One of the major things about resolving traumatic stress in the nervous system is the freedom of behavior for the body to feel its unsettled self. And that’s not necessarily easy for the body to let itself feel its unsettled self, but there is a sequence that in feeling that unsettled self on the backside of a disruption – suppose we have an altercation, a near car accident, a kerfuffle with somebody, and afterwards we feel a little nauseous and a little shaky and a little, maybe a lot, ill-at-ease – there is a process of the body wherein, if that feeling state is allowed to happen within the context of sufficient safety, that the nervous system will pick up on certain cues that it’s starting to settle. Whereas if the allowance for that is repressed or frustrated or told not to allow that to happen, or we take a drink of alcohol to suppress the discomfort of it, the completion process of that deactivation cycle is inhibited and not able to complete. And then it frustrates and lingers in the nervous system.
And so I’m going to come back to your original question, “what’s going on?” I hate to say it, but we are all – so many of us – brought up in a 10,000 year process of telling each other what to do and when to feel and when not to feel and how to behave and when to move and when not to move. And our forebearers, our ancestors, didn’t have that. They were much more permissive about what one another felt and their signals of safety were much more concise to their particular environment. Small groups of people who had known each other since forever, and were going to be the people that they knew, everybody more or less of the same band living together. There’s a safety signal there that – within the allowance of letting their organisms, their bodies, feel themselves without inhibition to that – is much more likely to let the stress response move through.
There is a second thing I should say: as humans collected in larger groups, which had really not happened until the advent of agriculture or food accumulation, which was able to happen in just a few places in the world before agriculture – the Salish Sea up in the Pacific Northwest being one of those and along the coast of Peru being another, the Ural mountains, where they were able to freeze food in the mountains – these three places, once agriculture got going, allowed for food accumulation which allowed for larger groups of people. And as we come into larger groups of people, we end up with all kinds of emergent properties between us that didn’t exist before. One of them is reciprocity and tracking group reciprocity.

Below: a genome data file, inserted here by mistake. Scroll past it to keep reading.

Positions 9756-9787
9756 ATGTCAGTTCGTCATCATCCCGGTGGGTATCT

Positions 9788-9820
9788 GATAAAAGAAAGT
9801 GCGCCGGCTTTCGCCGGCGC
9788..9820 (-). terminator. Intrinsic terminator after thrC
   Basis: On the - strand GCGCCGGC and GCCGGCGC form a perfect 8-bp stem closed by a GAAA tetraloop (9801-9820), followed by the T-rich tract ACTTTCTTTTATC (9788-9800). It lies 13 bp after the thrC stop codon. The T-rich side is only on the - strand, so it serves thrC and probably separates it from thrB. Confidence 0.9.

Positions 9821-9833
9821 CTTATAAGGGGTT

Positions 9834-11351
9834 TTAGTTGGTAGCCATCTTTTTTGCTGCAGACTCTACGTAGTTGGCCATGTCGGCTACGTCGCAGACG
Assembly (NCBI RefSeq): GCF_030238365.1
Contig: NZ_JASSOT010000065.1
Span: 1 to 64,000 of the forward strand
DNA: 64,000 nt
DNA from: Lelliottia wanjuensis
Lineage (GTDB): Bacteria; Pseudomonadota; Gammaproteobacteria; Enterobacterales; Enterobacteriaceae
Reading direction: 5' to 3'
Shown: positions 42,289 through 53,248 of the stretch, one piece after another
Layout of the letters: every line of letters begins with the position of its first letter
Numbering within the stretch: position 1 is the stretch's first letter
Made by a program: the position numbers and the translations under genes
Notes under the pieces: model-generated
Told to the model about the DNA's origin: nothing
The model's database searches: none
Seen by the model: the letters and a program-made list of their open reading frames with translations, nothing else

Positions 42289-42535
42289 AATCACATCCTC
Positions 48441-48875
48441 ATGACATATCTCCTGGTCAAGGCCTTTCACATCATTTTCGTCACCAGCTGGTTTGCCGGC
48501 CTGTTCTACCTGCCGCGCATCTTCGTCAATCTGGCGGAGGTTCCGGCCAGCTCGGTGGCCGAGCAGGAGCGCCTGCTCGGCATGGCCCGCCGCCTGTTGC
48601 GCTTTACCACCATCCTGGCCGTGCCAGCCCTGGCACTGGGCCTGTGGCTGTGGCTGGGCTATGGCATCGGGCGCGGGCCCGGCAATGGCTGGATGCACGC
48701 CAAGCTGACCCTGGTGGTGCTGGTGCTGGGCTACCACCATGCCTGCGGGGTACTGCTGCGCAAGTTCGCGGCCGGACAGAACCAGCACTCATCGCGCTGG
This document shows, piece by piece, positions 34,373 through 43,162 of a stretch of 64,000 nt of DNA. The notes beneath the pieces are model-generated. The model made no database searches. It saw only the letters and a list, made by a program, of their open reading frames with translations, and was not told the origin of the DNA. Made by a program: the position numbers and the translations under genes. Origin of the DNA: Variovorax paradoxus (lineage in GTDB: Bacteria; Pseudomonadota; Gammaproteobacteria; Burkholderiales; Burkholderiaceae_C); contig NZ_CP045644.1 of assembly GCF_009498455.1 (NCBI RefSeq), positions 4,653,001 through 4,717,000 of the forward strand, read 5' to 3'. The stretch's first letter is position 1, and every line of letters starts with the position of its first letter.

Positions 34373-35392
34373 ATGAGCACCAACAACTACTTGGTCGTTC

In smaller groups, we can track who’s good to one another and who’s not. And we can shame somebody who’s not helping out. And we can be reciprocal more easily. As we get into larger groups, we start having rules. We start having regulations to maintain the social peace and social cohesion. And as our groups get larger, we start having larger scale problems. We start having large scale famines. We start having large scale wars. We start having siege events where we surround towns and keep everybody inside starving until they acquiesce to the threat. These larger events start to take place after the advent of agriculture. And so more people at one time start becoming threatened which makes it harder to provide the safety signals for people within our group who feel threatened.
Ryan: And it becomes more necessary to introduce some of these structures that call on the more obedient side of us.
Twig: Exactly. To maintain the social peace in a group of hundreds to thousands to tens of thousands, we end up with rules and regulations that if we all follow them well enough, then it’s reasonable between us perhaps. Perhaps at a nervous system level, it’s still detrimental. But as soon as there’s friction in there, we see that now we’ll have to have arbitrators and all kinds of rules to set things straight again.